TOPEKA — Kansas Secretary of State Kris Kobach said Thursday that he's not giving up on having a proof-of-citizenship requirement for new voters in place ahead of next year's elections, despite the state Senate's rejection of the idea.
State law already says that people who register to vote for the first time in Kansas will have to provide a birth certificate, passport or other proof of U.S. citizenship to election officials. The rule was enacted this year at Kobach's urging but doesn't take effect until January 2013, a year later than he wanted.
The same law also will require voters to show photo identification at the polls, starting next year. Kobach wanted the proof-of-citizenship requirement to take effect at the same time, and he wanted authority for his office to file and prosecute election fraud.
But senators had insisted on the later start date for the proof-of-citizenship requirement and had removed the new prosecutorial power for Kobach's office before the legislation passed.
The Republican secretary of state praised the compromise version of the new law as a historic step toward combating election fraud and as a model for other states. But he also didn't stop pushing for the stronger version, and on Wednesday, the Senate rejected a tougher bill on a 23-15 vote.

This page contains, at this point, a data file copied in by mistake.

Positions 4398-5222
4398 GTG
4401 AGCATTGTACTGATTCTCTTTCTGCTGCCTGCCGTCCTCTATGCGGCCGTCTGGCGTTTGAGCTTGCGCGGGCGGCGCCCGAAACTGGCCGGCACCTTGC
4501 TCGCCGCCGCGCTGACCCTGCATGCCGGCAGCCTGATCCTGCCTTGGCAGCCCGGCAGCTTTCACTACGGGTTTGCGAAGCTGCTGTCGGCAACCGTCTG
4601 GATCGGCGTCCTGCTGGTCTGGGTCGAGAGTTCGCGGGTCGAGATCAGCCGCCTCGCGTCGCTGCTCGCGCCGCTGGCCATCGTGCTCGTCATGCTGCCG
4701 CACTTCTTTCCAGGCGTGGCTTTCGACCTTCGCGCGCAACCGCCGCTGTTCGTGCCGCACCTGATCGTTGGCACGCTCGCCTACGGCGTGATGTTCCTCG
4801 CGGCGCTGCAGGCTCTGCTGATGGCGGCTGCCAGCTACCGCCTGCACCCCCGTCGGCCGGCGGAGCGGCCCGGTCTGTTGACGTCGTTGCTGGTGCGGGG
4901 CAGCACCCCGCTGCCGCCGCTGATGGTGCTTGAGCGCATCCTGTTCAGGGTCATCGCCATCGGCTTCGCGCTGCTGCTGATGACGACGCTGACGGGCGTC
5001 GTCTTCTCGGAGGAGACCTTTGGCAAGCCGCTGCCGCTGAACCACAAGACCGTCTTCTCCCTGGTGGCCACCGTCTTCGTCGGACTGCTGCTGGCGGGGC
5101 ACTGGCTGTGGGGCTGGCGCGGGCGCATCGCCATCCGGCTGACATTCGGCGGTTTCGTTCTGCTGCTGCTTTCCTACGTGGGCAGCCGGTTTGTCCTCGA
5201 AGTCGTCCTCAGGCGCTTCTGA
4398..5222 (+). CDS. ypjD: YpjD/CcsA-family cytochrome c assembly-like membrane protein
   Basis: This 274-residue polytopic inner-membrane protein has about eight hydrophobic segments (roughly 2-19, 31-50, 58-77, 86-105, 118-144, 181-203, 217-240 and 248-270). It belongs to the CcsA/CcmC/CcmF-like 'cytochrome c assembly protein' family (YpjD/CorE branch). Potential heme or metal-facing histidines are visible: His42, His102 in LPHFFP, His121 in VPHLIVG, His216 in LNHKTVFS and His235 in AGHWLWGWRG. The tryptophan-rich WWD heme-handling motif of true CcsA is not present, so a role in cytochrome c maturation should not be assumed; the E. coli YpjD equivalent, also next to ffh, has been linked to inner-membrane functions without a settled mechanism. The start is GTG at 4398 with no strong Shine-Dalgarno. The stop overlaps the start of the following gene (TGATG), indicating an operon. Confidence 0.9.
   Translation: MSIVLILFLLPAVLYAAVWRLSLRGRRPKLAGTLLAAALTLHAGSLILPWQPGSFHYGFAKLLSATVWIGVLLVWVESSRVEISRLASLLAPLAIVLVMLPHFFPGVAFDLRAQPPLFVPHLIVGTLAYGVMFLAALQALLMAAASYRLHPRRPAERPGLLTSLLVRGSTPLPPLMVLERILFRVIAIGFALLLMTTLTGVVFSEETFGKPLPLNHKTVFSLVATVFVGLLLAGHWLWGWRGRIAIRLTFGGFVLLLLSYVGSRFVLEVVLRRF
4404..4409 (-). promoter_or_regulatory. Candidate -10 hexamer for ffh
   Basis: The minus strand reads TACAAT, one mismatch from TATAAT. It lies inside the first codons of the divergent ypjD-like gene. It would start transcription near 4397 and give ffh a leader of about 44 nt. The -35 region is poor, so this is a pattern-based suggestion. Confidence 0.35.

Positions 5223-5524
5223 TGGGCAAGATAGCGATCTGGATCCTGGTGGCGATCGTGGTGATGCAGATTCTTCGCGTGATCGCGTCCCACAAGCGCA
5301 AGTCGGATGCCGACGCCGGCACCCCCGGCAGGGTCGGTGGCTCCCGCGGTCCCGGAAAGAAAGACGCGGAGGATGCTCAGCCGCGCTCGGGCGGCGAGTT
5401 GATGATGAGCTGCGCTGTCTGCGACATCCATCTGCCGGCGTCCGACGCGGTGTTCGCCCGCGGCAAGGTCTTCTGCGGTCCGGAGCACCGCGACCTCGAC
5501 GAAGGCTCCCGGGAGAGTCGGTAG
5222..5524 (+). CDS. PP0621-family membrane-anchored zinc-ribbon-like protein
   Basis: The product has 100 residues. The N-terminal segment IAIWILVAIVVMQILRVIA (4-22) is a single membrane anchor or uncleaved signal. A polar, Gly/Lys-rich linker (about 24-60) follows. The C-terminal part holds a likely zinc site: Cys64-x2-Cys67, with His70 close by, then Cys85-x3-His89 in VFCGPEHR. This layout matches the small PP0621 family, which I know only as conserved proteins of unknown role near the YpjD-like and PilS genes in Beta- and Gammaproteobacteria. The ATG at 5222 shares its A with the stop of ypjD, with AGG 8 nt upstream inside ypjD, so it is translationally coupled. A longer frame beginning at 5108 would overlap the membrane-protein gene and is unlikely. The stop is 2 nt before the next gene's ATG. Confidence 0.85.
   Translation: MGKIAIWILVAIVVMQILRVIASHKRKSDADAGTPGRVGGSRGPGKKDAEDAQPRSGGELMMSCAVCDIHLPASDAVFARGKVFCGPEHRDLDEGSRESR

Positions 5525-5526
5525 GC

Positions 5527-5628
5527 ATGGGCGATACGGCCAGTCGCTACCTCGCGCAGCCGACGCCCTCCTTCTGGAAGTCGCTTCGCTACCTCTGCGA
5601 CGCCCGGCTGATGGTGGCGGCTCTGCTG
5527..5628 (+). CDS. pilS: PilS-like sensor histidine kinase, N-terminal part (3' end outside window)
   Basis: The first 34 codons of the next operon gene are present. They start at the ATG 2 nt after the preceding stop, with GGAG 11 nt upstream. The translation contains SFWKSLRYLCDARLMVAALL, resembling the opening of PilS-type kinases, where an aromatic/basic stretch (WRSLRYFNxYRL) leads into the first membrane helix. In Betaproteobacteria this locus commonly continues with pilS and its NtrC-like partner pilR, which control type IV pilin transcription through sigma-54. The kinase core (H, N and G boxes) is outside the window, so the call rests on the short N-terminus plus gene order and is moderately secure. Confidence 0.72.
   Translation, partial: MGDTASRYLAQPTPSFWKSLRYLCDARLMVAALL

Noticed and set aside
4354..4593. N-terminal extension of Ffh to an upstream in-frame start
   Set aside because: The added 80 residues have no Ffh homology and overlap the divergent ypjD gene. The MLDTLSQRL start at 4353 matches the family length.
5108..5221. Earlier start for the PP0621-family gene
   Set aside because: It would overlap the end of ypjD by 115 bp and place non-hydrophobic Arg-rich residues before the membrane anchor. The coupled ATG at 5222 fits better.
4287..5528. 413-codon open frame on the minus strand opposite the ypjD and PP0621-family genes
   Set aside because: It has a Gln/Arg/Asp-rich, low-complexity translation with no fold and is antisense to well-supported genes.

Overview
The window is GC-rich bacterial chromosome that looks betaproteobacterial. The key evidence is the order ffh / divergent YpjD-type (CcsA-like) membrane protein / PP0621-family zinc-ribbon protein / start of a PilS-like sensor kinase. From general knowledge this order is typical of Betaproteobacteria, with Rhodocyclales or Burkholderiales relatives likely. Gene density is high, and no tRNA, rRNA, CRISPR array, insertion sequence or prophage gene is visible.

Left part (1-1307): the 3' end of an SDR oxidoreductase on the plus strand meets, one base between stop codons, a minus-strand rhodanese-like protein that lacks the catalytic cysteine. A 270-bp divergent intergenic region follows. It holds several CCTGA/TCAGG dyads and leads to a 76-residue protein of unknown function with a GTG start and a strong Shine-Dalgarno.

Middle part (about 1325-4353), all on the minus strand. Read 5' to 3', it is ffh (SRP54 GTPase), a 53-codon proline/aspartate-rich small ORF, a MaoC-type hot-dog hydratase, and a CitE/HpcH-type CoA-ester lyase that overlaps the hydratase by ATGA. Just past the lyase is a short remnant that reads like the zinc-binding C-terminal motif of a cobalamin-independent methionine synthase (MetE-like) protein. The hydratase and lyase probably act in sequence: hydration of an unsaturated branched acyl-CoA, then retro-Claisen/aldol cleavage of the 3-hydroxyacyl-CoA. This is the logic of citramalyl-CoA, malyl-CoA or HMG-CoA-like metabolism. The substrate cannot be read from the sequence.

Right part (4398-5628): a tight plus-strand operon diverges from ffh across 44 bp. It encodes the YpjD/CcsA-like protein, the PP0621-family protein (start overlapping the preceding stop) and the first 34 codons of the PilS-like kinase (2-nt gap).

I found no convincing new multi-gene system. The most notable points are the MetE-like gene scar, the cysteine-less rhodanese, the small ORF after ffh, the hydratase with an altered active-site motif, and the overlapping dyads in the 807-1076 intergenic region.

"We didn't get it, but I think there will be an opportunity to get it next year," Kobach told the Associated Press.
During Wednesday's debate, some Kobach critics renewed long-standing arguments that election fraud is nowhere near as serious a problem as Kobach says it is, while others resented his efforts to revise a law that had strong bipartisan support.
"You don't unravel the deal after it's finished," said Senate Minority Leader Anthony Hensley, D-Topeka. "And he needs to learn that."
Opponents of Kobach's proposals contend the photo ID and proof-of-citizenship requirements will suppress turnout and prevent some Kansans from registering to vote — arguments Kobach strongly disputes.
Kobach said Thursday that Kansas typically sees a wave of voter registrations in the months ahead of a presidential election. He said federal laws designed to prevent citizens from being disenfranchised also make it difficult for states to remove people from the rolls even if they weren't eligible to register.
Kobach said a check of voter registration rolls this year against driver's license records showed that 67 noncitizens with licenses were registered. The state has about 1.7 million registered voters.